This is now on the website. Please do any further editing there. - About - History


  • Copied from AboutGnome (below draft).

  • Started extremely rough draft (very late, sorry).

Current Draft

Any piece of free software can be a contribution to freedom; but GNOME is special: it was launched specifically with freedom in mind.

In 1997 Miguel de Icaza and Federico Mena started the GNOME project.  Although there was already a free software desktop called KDE, it was based on the non-free Qt GUI toolkit.  A different desktop was needed in order to have a fully free operating system.  Miguel and Federico chose to base GNOME on GTK+, a free GUI toolkit available under the terms of the GNU LGPL [1].  Over the next several months, a complete desktop was developed by a growing community of free software hackers.  GNOME's user community was also growing quickly, and in March of 1999, at Linux World Expo in San Jose, California, GNOME 1.0 was released to the world [2].  It soon became the desktop of choice for many GNU/Linux users.

GNOME 2.0, released in June of 2002 [3], represented a leap in technology and a shift in focus.  The new GNOME was based on the new and improved GTK+ 2, allowing for better text rendering, internationalization, and full desktop accessibility.  More importantly, now that GNOME was an established free desktop, the community could focus on providing an unparalleled user experience.  In GNOME 2.0, user interfaces were redesigned according to the new GNOME Human Interface Guidelines (HIG) [4].  Usability, accessibility, internationalization, and high quality remain central themes of GNOME development to this day.

The Qt GUI toolkit was eventually released as free software, allowing KDE to provide a fully free desktop as well.  GNOME, KDE, and other projects collaborate on common parts of the desktop, designing and following many standards and specifications from organizations like [5].  Thanks to these efforts, users can choose different free desktops with different focuses and feature sets without worrying about interoperability issues.

GNOME's history is still being written by those who value the four freedoms of free software [6].  We work to bring the free desktop to users of every background (technical level, language, physical abilities).  GNOME is people [7], and you can be a part of our history.  Find out how you can get involved [8]!

[7] Not sure what the best link is:
[8] Is there a good "get involved" link?

Alternate Version: Copied from AboutGnome

<title>History of GNOME</title>

Any piece of free software can be a contribution to freedom; but GNOME is special: it was launched specifically with freedom in mind.

In 1997  a major free software desktop already existed, but disastrously it was based on a proprietary (non-free?) toolkit. This was a great problem, as the desktop could not be run without proprietary software. When the GNU project was ready for a desktop, it launched two parallel projects : one of them was called Harmony, a project to develop a free software replacement for the proprietary parts of KDE and the other was GNOME, a project headed by Miguel de Icaza and Federico Mena to develop a free software desktop for the GNU operating system.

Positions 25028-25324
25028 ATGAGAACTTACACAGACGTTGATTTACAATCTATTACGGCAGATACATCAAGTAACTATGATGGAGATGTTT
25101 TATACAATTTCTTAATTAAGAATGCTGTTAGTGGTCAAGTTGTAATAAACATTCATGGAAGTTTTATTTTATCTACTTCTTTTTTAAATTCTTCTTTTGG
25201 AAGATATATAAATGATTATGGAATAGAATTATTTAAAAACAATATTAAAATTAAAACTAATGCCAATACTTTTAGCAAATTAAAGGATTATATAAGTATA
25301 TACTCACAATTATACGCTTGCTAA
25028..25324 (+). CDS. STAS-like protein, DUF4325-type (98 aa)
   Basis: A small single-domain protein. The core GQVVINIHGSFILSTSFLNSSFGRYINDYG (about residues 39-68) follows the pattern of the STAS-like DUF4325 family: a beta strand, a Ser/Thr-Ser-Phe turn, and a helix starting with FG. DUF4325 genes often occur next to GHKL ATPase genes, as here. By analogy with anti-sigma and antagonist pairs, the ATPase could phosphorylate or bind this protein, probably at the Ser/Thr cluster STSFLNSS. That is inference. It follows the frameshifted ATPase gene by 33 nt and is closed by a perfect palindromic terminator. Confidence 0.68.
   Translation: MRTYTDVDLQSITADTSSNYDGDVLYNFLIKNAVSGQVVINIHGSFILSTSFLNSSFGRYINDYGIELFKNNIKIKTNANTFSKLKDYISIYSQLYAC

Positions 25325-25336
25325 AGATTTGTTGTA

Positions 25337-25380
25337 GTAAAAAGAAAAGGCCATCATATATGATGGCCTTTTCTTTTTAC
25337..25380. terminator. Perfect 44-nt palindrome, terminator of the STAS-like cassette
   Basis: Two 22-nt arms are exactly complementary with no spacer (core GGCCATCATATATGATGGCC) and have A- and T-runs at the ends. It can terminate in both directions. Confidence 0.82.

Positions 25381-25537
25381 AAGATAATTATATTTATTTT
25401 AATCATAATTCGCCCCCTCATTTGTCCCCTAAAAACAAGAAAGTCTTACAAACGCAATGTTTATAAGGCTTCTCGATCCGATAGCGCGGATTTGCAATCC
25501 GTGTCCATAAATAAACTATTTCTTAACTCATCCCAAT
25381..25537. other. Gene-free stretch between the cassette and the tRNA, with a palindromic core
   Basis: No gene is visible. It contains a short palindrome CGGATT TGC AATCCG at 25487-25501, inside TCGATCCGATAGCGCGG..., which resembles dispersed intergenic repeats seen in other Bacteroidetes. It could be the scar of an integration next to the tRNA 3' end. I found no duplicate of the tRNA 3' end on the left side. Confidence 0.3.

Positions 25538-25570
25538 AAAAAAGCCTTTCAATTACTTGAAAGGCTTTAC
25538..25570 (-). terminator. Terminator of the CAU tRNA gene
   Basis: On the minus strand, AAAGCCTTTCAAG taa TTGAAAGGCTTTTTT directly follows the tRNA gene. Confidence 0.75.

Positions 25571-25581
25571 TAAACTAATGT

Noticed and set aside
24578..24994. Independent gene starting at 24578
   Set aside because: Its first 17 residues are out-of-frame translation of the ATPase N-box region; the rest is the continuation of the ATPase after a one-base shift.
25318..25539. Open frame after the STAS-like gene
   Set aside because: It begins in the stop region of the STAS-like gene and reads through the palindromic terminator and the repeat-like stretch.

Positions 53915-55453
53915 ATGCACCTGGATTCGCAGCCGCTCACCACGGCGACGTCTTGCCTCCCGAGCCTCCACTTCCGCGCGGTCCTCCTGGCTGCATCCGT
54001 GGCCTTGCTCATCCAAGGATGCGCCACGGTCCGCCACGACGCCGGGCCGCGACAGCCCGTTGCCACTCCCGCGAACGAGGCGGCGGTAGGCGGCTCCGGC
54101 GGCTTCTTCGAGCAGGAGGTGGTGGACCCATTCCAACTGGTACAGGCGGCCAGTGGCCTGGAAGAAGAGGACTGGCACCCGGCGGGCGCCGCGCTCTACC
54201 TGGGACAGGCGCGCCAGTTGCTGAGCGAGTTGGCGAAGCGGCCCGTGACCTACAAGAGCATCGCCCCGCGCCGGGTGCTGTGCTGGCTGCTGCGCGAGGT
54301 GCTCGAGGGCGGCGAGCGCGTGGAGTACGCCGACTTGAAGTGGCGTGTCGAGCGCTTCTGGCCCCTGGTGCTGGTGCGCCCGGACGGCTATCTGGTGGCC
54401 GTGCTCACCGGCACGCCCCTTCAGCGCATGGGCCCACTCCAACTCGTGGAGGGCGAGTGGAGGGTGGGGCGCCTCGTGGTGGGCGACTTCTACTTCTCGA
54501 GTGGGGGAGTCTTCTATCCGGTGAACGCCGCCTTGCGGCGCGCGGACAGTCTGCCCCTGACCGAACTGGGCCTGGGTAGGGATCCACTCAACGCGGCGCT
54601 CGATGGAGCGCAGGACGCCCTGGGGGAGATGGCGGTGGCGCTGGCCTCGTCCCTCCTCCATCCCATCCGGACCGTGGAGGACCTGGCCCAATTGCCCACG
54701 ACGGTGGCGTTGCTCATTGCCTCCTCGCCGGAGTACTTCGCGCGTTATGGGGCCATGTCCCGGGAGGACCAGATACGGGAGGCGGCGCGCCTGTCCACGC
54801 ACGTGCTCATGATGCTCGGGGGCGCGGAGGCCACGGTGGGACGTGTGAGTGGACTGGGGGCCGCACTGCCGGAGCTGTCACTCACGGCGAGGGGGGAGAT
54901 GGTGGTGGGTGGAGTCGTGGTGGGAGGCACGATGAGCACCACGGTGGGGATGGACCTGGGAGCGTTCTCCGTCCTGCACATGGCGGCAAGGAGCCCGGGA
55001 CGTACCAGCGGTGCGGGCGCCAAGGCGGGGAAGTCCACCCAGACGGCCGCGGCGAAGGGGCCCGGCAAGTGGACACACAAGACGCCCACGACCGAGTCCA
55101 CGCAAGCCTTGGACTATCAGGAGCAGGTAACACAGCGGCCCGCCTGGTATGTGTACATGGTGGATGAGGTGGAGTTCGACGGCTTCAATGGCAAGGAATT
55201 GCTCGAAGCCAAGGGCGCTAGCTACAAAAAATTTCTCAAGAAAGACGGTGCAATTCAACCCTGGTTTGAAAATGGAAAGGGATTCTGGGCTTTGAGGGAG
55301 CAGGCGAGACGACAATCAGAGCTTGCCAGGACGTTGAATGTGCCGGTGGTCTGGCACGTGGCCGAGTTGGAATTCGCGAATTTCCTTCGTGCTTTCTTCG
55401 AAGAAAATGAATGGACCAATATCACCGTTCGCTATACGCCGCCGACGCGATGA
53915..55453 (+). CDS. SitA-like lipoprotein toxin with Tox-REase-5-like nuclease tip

The competition was already established, so to help achieve success it was decided to allow non-free applications to work with GNOME. To achieve this, it was decided to use the LGPL, a free software license that allows for non-free software, for the GNOME core. It still seems that using the LGPL for core GNOME libraries was a very good policy, and we still want to encourage the developers of non-free apps to make them work with GNOME.

The company that owned the proprietary parts of KDE released them as free software very soon after and Harmony became unnecessary and was dropped. GNOME however had already become a success, and there were, and still are, many advantages to having two desktops [it keeps the trolls busy so they do little real damage:]. Since KDE became free software, cooperation with KDE developers works very well, common parts of the desktops are developed in unison.


  • started in August 1997 by Miguel de Icaza and Federico Mena
  • 1.0 released March 1999 at Linux World Expo in San Jose, California
  • 2.0 released 27 Jun 2002 (Release Announcement). Announcement focuses on better usability, internationalization, and accessibility.

  • History up to 1.4 as told by Miguel should be a good reference


  • Need links. --SandyArmstrong

  • First line is a paraphrase of an RMS quote. Do we need to cite that? What is the best way? The quote is from an old mailing list thread...
  • Other milestones?
    • Foundation
    • Guadec

GnomeWeb/WgoAbout/History (last edited 2008-02-03 14:47:14 by localhost)